Have you ever wanted to unlock your door with a fingerprint? Control the indoor and outdoor lights with your phone? You can do those things and more with a smart home. We show you how to get a home with connected technology and remote-operated devices that are designed to improve and simplify your life. We sift through the many options, including smart appliances, new apps, and smartphone and tablet innovation, and only bring you those that can make your life better. We give you tips and tricks for navigating the new home technologies and help you with buying decisions.See More
If you think papier-mache is just for grade-schoolers, think again. We show you how to raid the recycling bin for materials to make chic, unique, and free artwork.
An easy technique, papier-mâché starts with scrap paper saturated with adhesive and molded or formed into objects. Mix white glue and water in a 4:1 ratio for a mixture that will strongly bond materials together. Tearing the paper into strips makes it easier to shape and blend rather than cut paper. Newspaper is ideal because it's soft and thin, so it molds easily. Thicker brown kraft paper also works and creates a strong finish sculpture.
To create this bowl, start with a basic mold, such as a nonstick gelatin or cake mold, and paper pulp. To create paper pulp, place small pieces of torn newspaper in a pan and cover with boiling water. Let sit one hour, then strain. Tear paper into finer pieces and press between your fingers to create a mushy paper pulp. Add a glue-and-water mixture. Spray your mold with nonstick coating, then press the pulp into the mold and let dry. Carefully remove the dried bowl from the mold, and paint it to match your decor or to mimic a natural material such as wood or stone.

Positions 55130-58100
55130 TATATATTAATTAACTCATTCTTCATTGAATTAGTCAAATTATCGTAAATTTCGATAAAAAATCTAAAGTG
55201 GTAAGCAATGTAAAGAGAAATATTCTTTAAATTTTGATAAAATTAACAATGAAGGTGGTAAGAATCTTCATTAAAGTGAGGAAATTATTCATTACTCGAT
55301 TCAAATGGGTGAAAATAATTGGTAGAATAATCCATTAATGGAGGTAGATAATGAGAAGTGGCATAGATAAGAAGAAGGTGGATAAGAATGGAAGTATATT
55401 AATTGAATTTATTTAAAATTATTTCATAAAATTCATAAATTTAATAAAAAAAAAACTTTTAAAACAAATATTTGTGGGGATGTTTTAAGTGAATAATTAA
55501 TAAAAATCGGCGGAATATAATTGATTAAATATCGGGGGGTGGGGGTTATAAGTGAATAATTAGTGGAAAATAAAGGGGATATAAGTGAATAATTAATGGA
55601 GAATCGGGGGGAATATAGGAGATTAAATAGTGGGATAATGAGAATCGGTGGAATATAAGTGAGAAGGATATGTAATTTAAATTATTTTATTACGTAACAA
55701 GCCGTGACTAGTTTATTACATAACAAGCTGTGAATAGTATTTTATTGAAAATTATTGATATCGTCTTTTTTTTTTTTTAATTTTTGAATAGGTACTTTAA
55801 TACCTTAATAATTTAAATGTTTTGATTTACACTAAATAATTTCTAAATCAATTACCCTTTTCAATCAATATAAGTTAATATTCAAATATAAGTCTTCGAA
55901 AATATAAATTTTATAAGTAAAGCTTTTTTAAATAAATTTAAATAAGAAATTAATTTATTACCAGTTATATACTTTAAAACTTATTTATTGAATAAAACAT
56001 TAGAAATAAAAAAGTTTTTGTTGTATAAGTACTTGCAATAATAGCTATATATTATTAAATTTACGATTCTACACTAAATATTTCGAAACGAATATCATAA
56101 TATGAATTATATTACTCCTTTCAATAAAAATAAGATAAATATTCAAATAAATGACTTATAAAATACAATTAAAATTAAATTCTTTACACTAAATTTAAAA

Carved wood animal-head plaques are trendy, but they're also pricey enough to make you wince. With basic supplies plus imagination, you can get the look for just a few bucks.
Click to the next slide for instructions on how to make it.
The materials you'll need for this plaque includes decorative paper and a wooden plaque, masking tape, scissors, twigs, cardboard, plastic foam egg, and a plastic water bottle. Form the deer head by scraping a plastic foam egg shape at one end to make the nose. Cut ear shapes from thin cardboard. Fold one end of the ear to make a tab. Tape the ears to the head with masking tape, wrapping around the head.
For the deer's neck, cut the top and bottom off a plastic water bottle. Cut a 2-inch-wide slit at the top and bottom of the cylinder. Tape the head to the water bottle and stuff it with newspaper. Wrap the form in masking tape.
Soak newspaper strips in glue mixture, layer the entire form, and let dry for 24 hours. Then add another layer and let dry. Sand any lumps. Paint with cream-color acrylic paint and let dry. Cut twigs for antlers. Drill holes in the head, insert the twigs and secure with hot glue. Cut decorative paper to cover the surface of a crafts store wooden plaque. Adhere the paper with spray adhesive or decoupage medium. Hot-glue the deer head to the plaque. Tie a string around the deer's neck and hot-glue a silk flower embellishment.
A throwaway syrup or ketchup bottle becomes a monogrammed display piece, perfect for holding fresh-cut flowers.
Click to the next slide for instructions on how to make it
Start by cutting off the bottle top. Then add one layer of papier-mâché and let dry.
Create dimension by gluing a chipboard letter to the center of the bottle. Cover with another layer of paper strips, easing over the monogram with a crafts knife. When dry, paint with crafts paints in desired colors, layering colors for a natural stone effect.
Using paper scraps and a cardboard tape roll, create personal, free jewelry. Wrap newspaper strips soaked in the glue mixture, around a cardboard roll. Let the layers dry and sand it to give the cardboard a more elegant shape. Cut strips of varying widths from art paper and images and type from magazines and newspapers. Saturate in the glue mixture. Arrange and wrap strips around the tape roll, overlapping the papers. Let the paper dry completely, then spray it with two coats of glossy sealer.